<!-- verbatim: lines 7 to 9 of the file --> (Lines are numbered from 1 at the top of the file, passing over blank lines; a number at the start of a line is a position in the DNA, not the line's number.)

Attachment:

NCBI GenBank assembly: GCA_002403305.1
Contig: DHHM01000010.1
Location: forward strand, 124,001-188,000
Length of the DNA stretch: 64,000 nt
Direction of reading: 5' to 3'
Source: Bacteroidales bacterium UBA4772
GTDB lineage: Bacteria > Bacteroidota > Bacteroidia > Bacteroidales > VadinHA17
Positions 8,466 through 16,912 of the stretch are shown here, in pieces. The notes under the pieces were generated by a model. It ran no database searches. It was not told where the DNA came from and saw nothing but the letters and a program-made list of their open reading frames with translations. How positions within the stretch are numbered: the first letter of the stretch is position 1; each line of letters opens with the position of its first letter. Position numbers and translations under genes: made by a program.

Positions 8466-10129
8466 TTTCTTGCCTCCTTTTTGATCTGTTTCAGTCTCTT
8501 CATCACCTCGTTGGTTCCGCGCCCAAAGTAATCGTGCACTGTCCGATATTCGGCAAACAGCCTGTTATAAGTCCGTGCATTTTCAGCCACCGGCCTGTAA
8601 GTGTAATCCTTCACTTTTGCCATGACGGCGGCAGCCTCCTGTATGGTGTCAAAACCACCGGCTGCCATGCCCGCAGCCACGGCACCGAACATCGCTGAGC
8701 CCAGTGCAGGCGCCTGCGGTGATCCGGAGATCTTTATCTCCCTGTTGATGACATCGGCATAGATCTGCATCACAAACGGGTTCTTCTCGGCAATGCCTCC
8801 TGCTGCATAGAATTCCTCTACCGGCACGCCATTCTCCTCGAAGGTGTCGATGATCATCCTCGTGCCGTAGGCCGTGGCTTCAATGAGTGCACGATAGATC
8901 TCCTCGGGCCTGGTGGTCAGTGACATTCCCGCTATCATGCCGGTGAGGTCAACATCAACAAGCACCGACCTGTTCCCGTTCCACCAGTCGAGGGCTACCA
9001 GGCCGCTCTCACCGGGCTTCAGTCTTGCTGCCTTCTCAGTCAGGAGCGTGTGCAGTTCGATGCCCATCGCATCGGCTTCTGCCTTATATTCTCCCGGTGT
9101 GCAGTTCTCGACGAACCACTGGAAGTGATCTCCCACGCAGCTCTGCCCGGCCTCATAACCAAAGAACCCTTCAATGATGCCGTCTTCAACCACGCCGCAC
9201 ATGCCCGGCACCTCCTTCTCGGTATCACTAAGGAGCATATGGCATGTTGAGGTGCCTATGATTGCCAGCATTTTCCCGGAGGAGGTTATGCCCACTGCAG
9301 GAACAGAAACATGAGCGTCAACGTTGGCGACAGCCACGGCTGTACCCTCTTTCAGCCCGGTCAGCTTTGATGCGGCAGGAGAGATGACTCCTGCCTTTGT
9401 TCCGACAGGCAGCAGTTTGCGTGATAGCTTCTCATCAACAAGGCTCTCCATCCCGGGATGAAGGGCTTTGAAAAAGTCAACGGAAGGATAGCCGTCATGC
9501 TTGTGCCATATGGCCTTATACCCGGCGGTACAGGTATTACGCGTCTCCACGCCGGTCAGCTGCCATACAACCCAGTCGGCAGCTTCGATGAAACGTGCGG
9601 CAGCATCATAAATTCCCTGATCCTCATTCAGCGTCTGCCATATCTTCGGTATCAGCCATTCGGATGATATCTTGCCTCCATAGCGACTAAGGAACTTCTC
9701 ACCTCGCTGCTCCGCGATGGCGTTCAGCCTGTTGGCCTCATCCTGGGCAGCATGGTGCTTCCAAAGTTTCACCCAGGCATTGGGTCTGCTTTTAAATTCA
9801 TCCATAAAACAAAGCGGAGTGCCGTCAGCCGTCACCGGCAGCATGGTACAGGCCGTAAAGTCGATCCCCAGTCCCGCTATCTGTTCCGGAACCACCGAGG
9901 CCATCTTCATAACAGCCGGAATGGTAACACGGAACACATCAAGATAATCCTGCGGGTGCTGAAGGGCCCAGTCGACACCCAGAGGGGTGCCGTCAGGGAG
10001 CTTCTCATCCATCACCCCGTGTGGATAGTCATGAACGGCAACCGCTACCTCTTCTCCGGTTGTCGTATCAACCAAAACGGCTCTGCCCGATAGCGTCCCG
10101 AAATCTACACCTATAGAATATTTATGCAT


GTDB lineage: Bacteria > Bacteroidota > Bacteroidia > Bacteroidales > VadinHA17
Positions 8,466 through 16,912 of the stretch are shown here, in pieces. The notes under the pieces were generated by a model. It ran no database searches. It was not told where the DNA came from and saw nothing but the letters and a program-made list of their open reading frames with translations. How positions within the stretch are numbered: the first letter of the stretch is position 1; each line of letters opens with the position of its first letter. Position numbers and translations under genes: made by a program.

Positions 8466-10129